I’m a baseball fan (go Dodgers!). I follow baseball stats. I like the traditional ones – earned-run average (ERA), (pitcher) wins or saves, batting average, number of runs-batted-in (RBIs) per season, number of home runs per season – those kinds of things. In today’s game this has all become much more complex and sophisticated. Maybe on-base percentage (OBP) is more important than batting average. Maybe on-base plus slugging (OPS) is better yet. … OK, enough of that …
What I’m getting to is WAR – wins over replacement. From MLB.com: “WAR measures a player’s value in all facets of the game by deciphering how many more wins he’s worth than a replacement-level player at his same position (e.g., a Minor League replacement or a readily available fill-in free agent). … WAR quantifies each player’s value in terms of a specific numbers of wins.” It’s a complicated calculation.
I’ll give one example. Mookie Betts is a terrific outfielder for the Los Angeles Dodgers. The Dodgers won 106 games in the 2021 regular season, which is a lot. But if they had a more average player in Betts’s position instead of the great Mookie, they likely would have only won 102 games, due to his WAR of 3.9 for the year.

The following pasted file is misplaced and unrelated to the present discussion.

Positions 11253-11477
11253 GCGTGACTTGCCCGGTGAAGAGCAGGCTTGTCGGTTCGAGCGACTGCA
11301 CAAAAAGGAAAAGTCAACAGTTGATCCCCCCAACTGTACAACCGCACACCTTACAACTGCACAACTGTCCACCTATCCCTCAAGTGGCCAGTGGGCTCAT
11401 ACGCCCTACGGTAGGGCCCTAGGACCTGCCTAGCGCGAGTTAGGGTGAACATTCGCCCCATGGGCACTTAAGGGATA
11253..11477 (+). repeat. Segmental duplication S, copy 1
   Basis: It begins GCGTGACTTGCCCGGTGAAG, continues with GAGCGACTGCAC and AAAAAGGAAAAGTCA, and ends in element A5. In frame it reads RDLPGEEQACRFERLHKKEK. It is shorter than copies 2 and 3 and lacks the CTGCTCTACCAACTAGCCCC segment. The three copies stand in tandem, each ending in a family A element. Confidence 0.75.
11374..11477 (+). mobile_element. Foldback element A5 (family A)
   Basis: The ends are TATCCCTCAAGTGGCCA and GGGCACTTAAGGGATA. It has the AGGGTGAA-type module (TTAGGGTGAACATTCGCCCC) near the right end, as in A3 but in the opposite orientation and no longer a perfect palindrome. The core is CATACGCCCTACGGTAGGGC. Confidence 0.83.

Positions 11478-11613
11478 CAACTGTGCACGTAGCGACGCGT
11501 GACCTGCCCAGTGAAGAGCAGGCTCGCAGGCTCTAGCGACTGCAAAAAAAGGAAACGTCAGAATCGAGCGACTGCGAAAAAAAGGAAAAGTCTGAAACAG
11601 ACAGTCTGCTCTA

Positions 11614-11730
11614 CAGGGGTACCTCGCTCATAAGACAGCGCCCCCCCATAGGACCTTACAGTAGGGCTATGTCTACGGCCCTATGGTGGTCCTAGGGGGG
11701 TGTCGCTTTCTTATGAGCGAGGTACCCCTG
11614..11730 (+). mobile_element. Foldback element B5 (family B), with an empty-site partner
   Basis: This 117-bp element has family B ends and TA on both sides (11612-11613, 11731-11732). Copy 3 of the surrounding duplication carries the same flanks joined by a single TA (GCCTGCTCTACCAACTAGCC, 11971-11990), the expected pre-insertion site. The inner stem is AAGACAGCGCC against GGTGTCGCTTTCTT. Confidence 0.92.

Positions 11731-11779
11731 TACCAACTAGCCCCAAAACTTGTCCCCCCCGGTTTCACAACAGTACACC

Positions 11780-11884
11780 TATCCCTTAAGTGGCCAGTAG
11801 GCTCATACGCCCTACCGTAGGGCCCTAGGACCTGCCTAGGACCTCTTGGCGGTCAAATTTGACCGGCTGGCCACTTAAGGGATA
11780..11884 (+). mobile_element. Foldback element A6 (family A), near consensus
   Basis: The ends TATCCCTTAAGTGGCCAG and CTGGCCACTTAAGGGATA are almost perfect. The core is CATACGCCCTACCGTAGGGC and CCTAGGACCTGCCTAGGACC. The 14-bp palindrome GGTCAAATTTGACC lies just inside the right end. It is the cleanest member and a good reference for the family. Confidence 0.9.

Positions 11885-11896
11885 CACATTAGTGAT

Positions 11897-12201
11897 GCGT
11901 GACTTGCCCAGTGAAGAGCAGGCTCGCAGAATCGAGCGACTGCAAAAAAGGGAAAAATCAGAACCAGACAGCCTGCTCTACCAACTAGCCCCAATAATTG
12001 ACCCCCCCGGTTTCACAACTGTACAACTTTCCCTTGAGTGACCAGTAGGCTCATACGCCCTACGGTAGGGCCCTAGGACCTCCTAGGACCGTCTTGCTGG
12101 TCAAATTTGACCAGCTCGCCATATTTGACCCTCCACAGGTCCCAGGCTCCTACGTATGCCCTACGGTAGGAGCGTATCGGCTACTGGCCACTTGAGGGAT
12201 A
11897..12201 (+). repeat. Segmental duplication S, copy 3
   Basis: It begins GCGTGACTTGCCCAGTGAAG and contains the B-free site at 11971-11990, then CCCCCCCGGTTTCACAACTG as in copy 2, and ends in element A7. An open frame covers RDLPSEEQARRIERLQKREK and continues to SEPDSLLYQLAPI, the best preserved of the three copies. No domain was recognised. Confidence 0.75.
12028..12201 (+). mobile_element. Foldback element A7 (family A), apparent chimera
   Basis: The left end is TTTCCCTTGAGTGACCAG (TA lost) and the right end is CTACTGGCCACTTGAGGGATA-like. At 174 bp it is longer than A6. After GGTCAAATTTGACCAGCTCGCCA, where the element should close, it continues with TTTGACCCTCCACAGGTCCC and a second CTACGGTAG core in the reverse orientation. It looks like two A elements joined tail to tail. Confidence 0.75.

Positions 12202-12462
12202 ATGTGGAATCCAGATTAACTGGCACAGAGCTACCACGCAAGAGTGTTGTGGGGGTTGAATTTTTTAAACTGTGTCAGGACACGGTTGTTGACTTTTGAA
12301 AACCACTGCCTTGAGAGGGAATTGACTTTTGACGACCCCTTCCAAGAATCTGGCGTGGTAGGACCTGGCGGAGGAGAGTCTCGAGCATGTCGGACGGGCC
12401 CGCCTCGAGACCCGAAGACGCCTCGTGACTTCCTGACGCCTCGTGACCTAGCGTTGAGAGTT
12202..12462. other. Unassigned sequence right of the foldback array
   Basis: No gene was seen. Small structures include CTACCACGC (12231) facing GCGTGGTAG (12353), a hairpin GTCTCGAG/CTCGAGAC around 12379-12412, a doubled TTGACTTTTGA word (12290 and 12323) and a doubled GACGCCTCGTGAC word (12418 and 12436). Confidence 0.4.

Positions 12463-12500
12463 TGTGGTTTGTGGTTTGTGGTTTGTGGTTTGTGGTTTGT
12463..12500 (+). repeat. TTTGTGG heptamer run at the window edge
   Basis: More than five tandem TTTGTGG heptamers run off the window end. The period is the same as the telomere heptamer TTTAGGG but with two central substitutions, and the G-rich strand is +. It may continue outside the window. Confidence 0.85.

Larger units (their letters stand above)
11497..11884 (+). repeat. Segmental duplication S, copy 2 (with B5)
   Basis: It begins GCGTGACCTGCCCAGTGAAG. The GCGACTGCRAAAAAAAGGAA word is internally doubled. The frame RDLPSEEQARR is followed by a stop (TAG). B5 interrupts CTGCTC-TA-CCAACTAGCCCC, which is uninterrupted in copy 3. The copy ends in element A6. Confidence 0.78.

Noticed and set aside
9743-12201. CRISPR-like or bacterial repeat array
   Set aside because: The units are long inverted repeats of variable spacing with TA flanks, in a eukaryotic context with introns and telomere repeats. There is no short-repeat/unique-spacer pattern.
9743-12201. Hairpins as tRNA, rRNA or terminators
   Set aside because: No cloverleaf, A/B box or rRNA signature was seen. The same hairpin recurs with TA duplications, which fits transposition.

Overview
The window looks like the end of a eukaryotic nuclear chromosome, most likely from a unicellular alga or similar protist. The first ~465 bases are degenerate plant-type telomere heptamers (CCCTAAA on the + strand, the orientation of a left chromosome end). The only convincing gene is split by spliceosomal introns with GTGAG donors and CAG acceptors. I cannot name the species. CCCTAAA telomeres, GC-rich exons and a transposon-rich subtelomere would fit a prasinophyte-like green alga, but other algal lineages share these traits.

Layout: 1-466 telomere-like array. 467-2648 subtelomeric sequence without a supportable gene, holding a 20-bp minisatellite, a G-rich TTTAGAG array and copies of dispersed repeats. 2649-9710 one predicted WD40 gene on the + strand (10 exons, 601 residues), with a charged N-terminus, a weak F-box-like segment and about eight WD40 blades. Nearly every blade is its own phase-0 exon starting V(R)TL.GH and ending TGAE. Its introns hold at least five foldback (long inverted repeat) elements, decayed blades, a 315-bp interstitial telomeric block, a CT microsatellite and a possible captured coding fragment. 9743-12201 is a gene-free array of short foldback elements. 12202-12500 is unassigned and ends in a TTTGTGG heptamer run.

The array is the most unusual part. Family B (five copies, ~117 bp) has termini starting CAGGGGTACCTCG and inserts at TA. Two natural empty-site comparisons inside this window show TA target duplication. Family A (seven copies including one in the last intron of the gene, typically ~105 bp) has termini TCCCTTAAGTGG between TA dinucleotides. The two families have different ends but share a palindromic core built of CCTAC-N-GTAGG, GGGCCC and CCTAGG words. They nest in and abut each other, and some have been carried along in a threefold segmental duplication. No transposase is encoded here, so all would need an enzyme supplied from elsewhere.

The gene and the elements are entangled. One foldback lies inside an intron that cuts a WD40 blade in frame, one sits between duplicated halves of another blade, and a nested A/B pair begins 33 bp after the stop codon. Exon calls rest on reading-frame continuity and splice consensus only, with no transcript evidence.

So in baseball there’s a way to calculate how things would be different if a certain star player did not exist. What about in the nonprofit world? What if your organization didn’t exist? Are there other, similar organizations working in your space that would fill the gap so your absence would not be much missed? Or would your community, or your world, suffer real pain if you disappeared?
It’s a good question to give some serious and deeply-honest consideration to, because:
1. … maybe the answer would underline the importance and value of your contribution, and thus encourage your leadership, your team, your donors, and other stakeholders.
2. … maybe the answer would reveal which part of your work is truly unique, what you do that no one else is doing, which could guide you on what to give more attention, energy, and funding to.
3. … maybe the answer would show which parts of your work could easily be covered by others – or maybe is already being done well by others – so those parts or programs could be dropped, with no great harm to the community or the world.
4. … maybe the answer will show that your organization is an unneeded duplication and you would do the community or the world a favor by disbanding! (Not likely, but hey I needed to make the list complete – or, to return to baseball, “cover all the bases.”)
love, joy, peace … Michael